What is the difference between Food Allergy and Food Sensitivity Testing

by Dr. Robyn Land, ND

“About 20 minutes after I eat, I feel bloated and exhausted.”

I hear this all the time from my patients, and I can relate… because I was there once, too.

In my first year of naturopathic medical school, a common breakfast for me would be a hard-boiled egg along with some nuts and fruit. I’d get to school and within the first hour of lecture, I’d be nodding off. Chalking it up to being a tired medical student, I would rush down to the street to the nearest coffee shop on our morning break to caffeinate so that I’d be able to stay awake for the rest of class.

When I had the opportunity later in the year to run food sensitivity testing, I thought, “What do I have to loose?” I didn’t even think I had any sensitivities at that time!

Low and behold, the most reactive food that showed up on my test was eggs…my mainstay of breakfast! Knowing that I would be asking my patients to change up their diets sometimes, I jumped into the challenge of my elimination diet, taking out eggs, dairy, almonds, corn, soy, kidney beans and a few other foods that came up as elevated on my test. While it was a struggle, after the first 5 days, I felt like my energy had increased dramatically. The biggest change? I was focused and not nodding off in classes. I no longer needed that huge coffee to get me through the day. My stomach didn’t hurt and I had more energy than I had in years!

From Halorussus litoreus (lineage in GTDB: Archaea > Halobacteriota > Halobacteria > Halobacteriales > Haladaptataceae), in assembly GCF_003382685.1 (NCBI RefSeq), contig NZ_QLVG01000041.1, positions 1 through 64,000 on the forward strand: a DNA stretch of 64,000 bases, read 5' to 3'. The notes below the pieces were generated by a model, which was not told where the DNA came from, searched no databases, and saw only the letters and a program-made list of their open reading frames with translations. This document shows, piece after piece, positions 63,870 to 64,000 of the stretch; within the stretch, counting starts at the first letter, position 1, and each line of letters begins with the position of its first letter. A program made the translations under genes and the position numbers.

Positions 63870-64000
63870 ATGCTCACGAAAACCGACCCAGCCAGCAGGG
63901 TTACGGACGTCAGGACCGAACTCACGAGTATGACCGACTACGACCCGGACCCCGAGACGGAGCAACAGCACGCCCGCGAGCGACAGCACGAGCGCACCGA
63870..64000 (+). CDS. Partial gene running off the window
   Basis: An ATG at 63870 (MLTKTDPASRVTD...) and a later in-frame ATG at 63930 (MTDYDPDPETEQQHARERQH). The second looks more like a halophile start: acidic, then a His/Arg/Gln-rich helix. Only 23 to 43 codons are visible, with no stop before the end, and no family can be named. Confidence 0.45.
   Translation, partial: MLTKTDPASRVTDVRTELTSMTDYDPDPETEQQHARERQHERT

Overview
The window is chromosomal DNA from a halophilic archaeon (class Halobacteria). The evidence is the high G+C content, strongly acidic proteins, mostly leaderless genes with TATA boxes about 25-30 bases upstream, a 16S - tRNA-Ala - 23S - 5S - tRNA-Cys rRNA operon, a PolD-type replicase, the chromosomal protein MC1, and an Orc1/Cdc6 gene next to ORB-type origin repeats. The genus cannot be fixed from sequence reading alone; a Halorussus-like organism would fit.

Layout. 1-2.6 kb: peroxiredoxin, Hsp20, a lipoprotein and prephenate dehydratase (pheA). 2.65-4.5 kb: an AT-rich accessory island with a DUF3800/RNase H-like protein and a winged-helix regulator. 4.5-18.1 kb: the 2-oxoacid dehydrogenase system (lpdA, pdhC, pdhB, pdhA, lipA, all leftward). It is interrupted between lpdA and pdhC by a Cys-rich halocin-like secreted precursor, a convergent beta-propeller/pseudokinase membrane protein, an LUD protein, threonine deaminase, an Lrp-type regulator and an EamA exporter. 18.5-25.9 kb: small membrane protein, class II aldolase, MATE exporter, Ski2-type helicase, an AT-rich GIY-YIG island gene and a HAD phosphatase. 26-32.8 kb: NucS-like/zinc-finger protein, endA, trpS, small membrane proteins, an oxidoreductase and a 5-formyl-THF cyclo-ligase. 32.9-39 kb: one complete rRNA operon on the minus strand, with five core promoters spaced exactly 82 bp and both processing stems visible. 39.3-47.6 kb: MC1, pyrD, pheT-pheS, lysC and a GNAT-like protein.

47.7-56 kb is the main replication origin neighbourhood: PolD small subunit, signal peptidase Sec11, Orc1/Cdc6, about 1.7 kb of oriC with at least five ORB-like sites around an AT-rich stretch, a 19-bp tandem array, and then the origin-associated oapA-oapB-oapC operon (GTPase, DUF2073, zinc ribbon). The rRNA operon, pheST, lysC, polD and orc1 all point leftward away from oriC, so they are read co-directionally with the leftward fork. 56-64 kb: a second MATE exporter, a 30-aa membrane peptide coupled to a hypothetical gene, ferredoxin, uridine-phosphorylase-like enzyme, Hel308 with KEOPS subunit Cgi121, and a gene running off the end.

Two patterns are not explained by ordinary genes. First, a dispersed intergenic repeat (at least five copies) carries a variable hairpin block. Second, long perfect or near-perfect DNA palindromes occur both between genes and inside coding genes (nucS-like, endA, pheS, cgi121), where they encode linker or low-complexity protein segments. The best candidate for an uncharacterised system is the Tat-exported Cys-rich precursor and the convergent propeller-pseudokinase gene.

Food Sensitivity Testing

If you are reacting to foods, it’s usually one of three types of reactions:

  • Food Allergy
  • Food Sensitivity
  • Food Intolerance

Naturopathic Doctors have several ways to conduct food sensitivity testing. Some use more of an energetic-based testing method and some use a blood test. I personally test my patients with the blood test method as I feel it gives me tangible results that I can explain to my patient from an evidence-based standpoint.

A Food Sensitivity Panel investigates at your Type III Hypersensitivity reactions, looking at an Immunglobin (Ig) called IgG. This provides information about what you might be reacting to in your diet, either within a few short minutes of eating it or up to 3 weeks later. This isn’t going to tell you what you are severely allergic to (this is an IgE reaction) but will give you some ideas for the foods that may contribute to slower reactions and symptoms such as fatigue, bloating, heartburn, brain fog, gas, and skin conditions.

While IgG doesn’t give us all the information (often I will encourage a patient to seek assessment for IgE testing with an allergist as well), it can make a huge impact. I have had a patient go from taking daily, prescription strength antihistamines for her allergies to taking an over-the-counter antihistamine once a week with working with her food sensitivities. I had another patient who would have a bowel movement just once a week now having one or two daily for the past year since figuring out her food sensitivities. Another younger mother who had intense pain in her joints and ongoing digestive condition feeling pain free after just a month of keeping her food sensitivities out of her diet.

To this day, finding out my food sensitivities is the best investment I have made in my health. If you’d like to find out more about your potential food sensitivities, please book in with me at Local Health Integrative Clinic to learn more.